THE CARMARTHENSHIRE HocNDs.-These hounds had their first day's cubbing on Saturday, the meet being at 5.80. Owing to the very heavy rain during the night, Maesyprior, the first cover drawn was blank, but there is not the least doubt the foxes were underground. Hounds were then taken on to Danycoed, where foxes were quickly on foot, and after a little riuging a cub was soon accounted for, and hounds had their first blood. There seems to be every prospect of a good season as far as foxes are concerned. CYCLING.—WORLD'S CHAMPIONSHIPS.—The first portion of the World's Championships came off at the Crystal Palace on Saturday before an exceed- ingly large crowd. The programme of events con- sisted of the two kilometres amateur champion- ship (preliminary heats); 100 kilos, motor-paced professional champ io nship and a one-lap scratc h race for cash riders." The winners of the heats of the two kilos. amateur championship were: Heed, London; Marcus Hurley. America; Bou- ffler, London; Benyon, Liverpool Ben Jones, Wigan; Dan Flynn, Scotland; Payne, Worces- ter Wills, London Engleman, Germany; Ron- delli, France and Charvier, France. Great Brit- ain thus places 7 riders in for the semi-final on Thursday next, and the foreign countries have four representatives riding. The losers of the first round next competed together, and the final winners qualified to ride in the semi-final on Thursday next. The heats were not all run off, but the winners of the heats run were Rode. Ger- many Paton, Belgium; Buck. London; Scott, Liverpool; and Andrews, Carmarthen. In this heat Andrews beat Montgomery and Cherrv of London. In the 100 kilos, professional champion- ship motor-paced representatives were present from America, France, Belgium, Italy, Denmark, and Switzerland. Robert Walthoun, America, came out winner, the time being I hr. 33 mins. 57 3-5th sees. Simar of France was second, Van- derstuyft of Belgium third. Gibri, an Italian, fell when in a good position and was carried on an ambulance to a hospital suffering from concussion and bruises. In the one lap professional scratch race the winners of heats Ni-ere:-Fli-st heat: 1st, Tom James, Carmarthen 2nd, Sid Jenkins, Car- diff. Second heat 1st, D. J. Walker. Australia. The final was very exciting. Sid Jenkins, Car- diff, won by a foot only from Tom James, Car- marthen. after a great struggle, D. Walker 3rd, with Hedespath, the coloured rider from America, 4th. In the first round of the two kilos. Amateur championship, Great Britain had twenty repre- sentatives placed 1st, 2nd, or 3rd, while the for- eign competitors were only placed 13 times, but only riders placed 1st were eligible for the semi- final on Thursday. PANTGLAS STUD FARM ANNUAL SALE.—We beg to call the attention of our readers to this imnor- tant sale, which takes place on Monday next. Mr Delme Davies-Evans, who farms extensively, and makes a point of breeding and keeping only first- rate rent-paying stock, has instructed Messrs. Lloyd and Thomas, of Carmarthen, and Messrs. Ben. Evans and Evans, of Brithdir, to conduct this year's sale. The catalogue commences with the Hereford cattle, which are so admirably ad- apted for the north part of the county. For many years they have been the principal cattle kept be- tween Llandilo and Llandovery, and the breed seems to be gaining favour with the public in this county immensely, particularly for crossing pur- poses, for which there is a first-rate demand for young bulls, and this year there àre a beautiful lot of bull calves included in the sale. The cows included in the sale are all young and extremely healthy, being kept out pretty nearly the whole of the winter, and are hardy to a degree. The cart horses are an exceptionally good lot, and in- elude the Shire mare 11 Moulton Gladys and her colt foal. This, as well as another cart mare, by Admiral, are both excellent workers in all gears, and appear safe in foal. These, as well as the other colts and fillies ought to excite keen com- petition. A colt foal sold at last year's sale to the well-known breeder. Mr. Thomas, of Towyn, has carried all before him in the local shows this vear. latelv winning first prize at the United Counties Show, and described there by the judge as being one of the best yearling geldings he had seen this year, and amongst the cart horses will probably be found some future winners. Amongst the hunter stock will be found some exceedingly valuable animals, particularly the four-year-old hunter by Moses, a thoroughbred mare, and some of her projeny, named Godwit," who in her time won several big races. She is safe in foal again. Included in the young hunter stock are several ex- ceedingly valuable animals, and well worth pick- ing up. There are four ponies, three yearlings by Monsieur de Paris, thoroughbred horse out of strong hill ponies, which certainly ought to sell well, inasmuch as the demand for well-bred ponies for polo playing and general utility purposes is great. A feature of the sale will be the pedigree Shropshires. This year's crop of ram lambs being an exceptionally good lot. At last year's sale, which was the first, the ram lambs were eagerly competed for. This year's crop being far superior and as they are grown on high land and not puffed up in any way for the sale, but simply sold in natural condition they are likely to go on well, and give excellent results to the purchasers. They are exceedingly well-bred, the sires being by the well-known ram Manchester Guardian, the sire of the dams bv Verger and Muscular, bred by Mr. Mathew Williams. Included in the sale are a large number of cross-bred hill sheep of the im- proved mountain type, which are undoubtedly the best sheep for crossing with well-bred rams for getting fat lambs. These sheep are prolific, and make such excellent mothers that there is always an excellent demand for them. There is no breed of farm sheep that have advanced in prices of late years as much as the improved mountains in fact at local fairs good strong lots of these sheep often make as much per head as cross-bred Shropshires. The sale concludes with an exceedingly good lot of large Yorkshire pigs. which are bred from the well-known herd of pedigree pigs from the Walton herd, the property of Sir Gilbert Greenall, after which there will be a choice selection of poultry. Included in the sale, by permission is a very hand- some team of tandem ponies, about 12i h.h.. with smart dogcart harness, the property of Col. Lloyd, of Pare Henri, absolutely perfect in their work, exceptionally good goers, and can be highly re- commended. Cnl. Lloyd also enters a pony 13.1. which is broken to harness, and will make an ex- cellent boy's hunter. She is a marvellous jumper, and will now jump over its own height. Refresh- ments will be provided before the sale, which is timed to commence at 2 o'clock. The usual six months' credit will be given. The farm is distant about three miles from Dryslwyn Station, where conveyances will meet the 10.40 up and 11.30 down trains the morning of the sale.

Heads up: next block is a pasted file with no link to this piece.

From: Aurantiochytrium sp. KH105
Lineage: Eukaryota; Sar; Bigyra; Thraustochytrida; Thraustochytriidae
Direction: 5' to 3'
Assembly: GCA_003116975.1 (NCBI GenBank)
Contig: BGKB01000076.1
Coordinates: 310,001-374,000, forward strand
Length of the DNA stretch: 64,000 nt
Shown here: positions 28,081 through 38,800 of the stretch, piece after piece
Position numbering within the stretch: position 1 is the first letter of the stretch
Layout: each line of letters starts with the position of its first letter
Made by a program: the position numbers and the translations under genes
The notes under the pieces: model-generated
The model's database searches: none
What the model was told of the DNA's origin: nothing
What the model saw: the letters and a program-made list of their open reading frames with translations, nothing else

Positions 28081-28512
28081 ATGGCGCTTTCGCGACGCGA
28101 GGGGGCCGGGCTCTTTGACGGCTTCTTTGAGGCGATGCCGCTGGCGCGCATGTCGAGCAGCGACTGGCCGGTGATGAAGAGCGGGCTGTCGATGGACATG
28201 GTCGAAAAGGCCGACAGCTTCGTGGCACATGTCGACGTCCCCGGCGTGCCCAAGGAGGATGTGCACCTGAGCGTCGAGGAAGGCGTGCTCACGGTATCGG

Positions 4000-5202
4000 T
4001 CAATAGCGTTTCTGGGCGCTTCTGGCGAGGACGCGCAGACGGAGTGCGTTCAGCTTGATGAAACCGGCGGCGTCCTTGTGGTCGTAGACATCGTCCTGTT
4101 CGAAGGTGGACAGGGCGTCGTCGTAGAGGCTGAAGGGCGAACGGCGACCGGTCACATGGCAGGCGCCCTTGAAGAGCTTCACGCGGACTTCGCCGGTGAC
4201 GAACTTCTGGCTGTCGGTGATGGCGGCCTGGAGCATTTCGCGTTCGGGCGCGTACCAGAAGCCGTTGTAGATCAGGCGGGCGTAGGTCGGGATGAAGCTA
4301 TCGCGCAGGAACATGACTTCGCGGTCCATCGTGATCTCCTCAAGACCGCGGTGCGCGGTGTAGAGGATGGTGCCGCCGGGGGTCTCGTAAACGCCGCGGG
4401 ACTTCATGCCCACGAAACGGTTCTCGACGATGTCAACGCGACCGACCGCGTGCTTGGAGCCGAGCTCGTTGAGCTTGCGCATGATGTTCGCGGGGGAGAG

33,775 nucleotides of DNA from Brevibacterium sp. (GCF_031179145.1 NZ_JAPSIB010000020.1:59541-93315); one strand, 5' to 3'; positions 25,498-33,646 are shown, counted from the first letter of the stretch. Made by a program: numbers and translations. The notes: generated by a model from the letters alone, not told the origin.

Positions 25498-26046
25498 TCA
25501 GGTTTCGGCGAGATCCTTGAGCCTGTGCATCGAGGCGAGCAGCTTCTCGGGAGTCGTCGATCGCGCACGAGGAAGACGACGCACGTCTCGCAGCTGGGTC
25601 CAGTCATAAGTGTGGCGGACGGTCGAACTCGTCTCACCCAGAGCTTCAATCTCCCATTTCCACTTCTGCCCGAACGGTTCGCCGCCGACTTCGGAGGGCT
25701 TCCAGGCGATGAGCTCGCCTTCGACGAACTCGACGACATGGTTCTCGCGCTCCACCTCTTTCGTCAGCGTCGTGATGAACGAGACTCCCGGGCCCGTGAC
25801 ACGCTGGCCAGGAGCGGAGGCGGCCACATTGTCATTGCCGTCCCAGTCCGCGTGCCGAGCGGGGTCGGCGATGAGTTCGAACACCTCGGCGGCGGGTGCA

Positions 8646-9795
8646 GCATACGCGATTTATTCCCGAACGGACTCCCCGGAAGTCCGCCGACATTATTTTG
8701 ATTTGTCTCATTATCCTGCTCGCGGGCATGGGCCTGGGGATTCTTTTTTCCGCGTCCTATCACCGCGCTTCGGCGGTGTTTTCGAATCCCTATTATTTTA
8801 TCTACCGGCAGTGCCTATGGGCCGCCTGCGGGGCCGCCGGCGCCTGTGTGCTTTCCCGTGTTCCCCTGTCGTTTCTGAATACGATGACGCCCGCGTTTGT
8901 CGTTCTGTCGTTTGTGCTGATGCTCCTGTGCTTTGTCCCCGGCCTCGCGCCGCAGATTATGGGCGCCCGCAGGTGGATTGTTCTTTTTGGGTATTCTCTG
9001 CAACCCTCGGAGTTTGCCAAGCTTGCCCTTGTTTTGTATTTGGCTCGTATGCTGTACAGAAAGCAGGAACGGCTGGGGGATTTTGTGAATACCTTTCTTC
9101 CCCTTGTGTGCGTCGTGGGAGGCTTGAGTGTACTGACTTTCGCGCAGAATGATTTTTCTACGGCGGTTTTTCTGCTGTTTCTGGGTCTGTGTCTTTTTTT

THE NATIONAL EISTEDDFOD. -I